arrow-rightBack to Stories
Sealaska Board Endorses Murkowski, Peltola, Walker-Drygas; Opposes Constitutional Convention

Shows support for proven leaders with a history of advocating for Alaska Native people

The Sealaska Board of Directors today endorsed Bill Walker and Heidi Drygas for Alaska Governor and Lieutenant Governor, Sen. Lisa Murkowski in the race for U.S. Senate and will oppose the ballot measure that would initiate a constitutional convention in Alaska.

The actions follow the board’s decision a week prior to support the candidacy of former state lawmaker Mary Peltola to fill the vacancy in the U.S. House of Representatives following the death of longtime Congressman Don Young in March.

Sealaska rarely endorses candidates, choosing to support only those candidates who are closely aligned with Sealaska’s vision for Alaska and the interests of its 23,000 Tlingit, Haida and Tsimshian shareholders. Sealaska is deeply engaged in public policy issues impacting Alaska Natives, including traditional values and way of life, economic opportunity and land rights.

“Sealaska is guided by Indigenous values first and foremost: responsible development, environmental sustainability and an outlook that extends many generations into the future,” said Sealaska board chair Joe Nelson. “We are at a pivotal moment on a variety of fronts. We need leadership – locally and in Washington – that reflects our values and understands our needs.”

Both Walker and Drygas have deep ties to communities across the state and have championed causes significant to Alaska Natives, including:

  • Expansion of the state’s Medicaid program;
  • Support for the preservation and teaching of Alaska Native languages;
  • Fair wages and working conditions for Alaska workers;
  • Strengthening statewide policy to fight human trafficking, an issue which disproportionately impacts Alaska Native women and girls.

Murkowski is an emphatic advocate for Alaska Native people in Washington, where she serves in several crucial leadership positions impacting Alaska Native and American Indian policy. Murkowski’s work most recently included introducing Savanna’s Act and the Not Invisible Act, battling the epidemic of Missing and Murdered Indigenous People gripping Alaska and the country.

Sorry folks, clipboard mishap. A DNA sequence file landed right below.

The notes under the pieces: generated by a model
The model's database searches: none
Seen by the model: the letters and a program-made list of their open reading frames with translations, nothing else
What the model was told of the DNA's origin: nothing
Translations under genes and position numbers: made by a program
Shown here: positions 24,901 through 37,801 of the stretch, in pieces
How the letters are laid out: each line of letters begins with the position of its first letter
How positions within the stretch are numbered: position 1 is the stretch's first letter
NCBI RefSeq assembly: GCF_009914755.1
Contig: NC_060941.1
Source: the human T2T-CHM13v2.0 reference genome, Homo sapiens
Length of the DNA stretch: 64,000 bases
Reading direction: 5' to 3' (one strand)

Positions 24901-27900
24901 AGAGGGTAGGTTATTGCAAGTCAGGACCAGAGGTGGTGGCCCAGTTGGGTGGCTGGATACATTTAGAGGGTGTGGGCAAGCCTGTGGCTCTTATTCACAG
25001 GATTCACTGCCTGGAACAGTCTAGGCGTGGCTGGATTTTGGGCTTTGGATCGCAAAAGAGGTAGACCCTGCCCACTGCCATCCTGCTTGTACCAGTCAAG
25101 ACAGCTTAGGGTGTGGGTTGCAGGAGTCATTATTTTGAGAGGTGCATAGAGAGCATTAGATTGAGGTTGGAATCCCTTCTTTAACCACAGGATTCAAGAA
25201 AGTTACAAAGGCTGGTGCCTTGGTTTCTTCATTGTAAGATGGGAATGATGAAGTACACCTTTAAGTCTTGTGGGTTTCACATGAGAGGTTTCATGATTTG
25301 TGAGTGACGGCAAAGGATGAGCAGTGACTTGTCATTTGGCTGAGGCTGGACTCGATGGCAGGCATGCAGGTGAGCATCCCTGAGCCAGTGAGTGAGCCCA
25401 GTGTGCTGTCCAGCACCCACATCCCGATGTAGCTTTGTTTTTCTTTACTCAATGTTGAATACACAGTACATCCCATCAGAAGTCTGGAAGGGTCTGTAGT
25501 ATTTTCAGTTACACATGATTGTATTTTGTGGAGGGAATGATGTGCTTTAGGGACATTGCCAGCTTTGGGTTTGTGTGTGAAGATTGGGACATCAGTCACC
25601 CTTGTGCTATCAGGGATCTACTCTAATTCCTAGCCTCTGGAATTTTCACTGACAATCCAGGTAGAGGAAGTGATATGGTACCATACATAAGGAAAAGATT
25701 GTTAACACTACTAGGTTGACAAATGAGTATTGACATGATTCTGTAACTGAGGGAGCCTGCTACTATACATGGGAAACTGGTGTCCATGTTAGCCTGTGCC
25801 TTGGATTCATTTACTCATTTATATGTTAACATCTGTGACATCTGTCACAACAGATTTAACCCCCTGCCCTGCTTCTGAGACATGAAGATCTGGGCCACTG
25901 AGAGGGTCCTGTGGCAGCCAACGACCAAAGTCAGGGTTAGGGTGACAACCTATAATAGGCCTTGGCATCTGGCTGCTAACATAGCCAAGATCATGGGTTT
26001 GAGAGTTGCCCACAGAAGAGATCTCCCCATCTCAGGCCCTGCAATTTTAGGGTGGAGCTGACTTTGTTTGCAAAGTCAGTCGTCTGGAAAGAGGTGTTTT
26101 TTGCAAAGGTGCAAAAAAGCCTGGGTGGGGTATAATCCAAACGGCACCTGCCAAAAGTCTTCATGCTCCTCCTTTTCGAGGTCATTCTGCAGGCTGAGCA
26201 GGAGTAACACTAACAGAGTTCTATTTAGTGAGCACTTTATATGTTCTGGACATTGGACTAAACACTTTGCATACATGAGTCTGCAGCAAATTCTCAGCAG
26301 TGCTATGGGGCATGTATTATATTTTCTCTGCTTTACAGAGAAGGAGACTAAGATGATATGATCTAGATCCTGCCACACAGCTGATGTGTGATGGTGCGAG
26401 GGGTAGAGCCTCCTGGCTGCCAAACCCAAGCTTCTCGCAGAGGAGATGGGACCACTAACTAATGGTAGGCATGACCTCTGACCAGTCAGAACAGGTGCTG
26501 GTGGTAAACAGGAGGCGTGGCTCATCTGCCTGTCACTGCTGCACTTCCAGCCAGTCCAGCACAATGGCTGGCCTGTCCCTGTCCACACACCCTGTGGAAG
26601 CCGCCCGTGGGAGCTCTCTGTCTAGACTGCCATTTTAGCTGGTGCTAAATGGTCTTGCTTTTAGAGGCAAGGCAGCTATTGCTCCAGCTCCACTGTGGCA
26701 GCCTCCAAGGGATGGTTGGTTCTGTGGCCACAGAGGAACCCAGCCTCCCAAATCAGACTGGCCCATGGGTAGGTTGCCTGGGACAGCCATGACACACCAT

Sealaska’s support for Peltola is based on her long track record of working for and with Native communities across the state and because of her deep experience at all levels of government in Alaska.

“Sealaska urges voters to support those candidates who closely align with our vision — and who are willing to come to the table as equals and discuss solutions even in those areas where we don’t agree,” said Nelson.

Alaska’s constitution requires that the question of a constitutional convention be put before voters every 10 years. The Sealaska Board voiced concerns about the possible repercussions of holding such a convention, especially in the present climate.

“Reassessing Alaska’s constitution could fundamentally endanger not just the rights of all Alaskans, but specifically Native sovereignty,” said Jaeleen Kookesh, Sealaska Vice President of Policy and Legal Affairs. “Alaska Native people are a historically disenfranchised group that continues to see the impacts of inequity today. We are responsible for using whatever influence we have to break down barriers that may impact our children and grandchildren, not open the possibility of continued imbalance for generations to come.”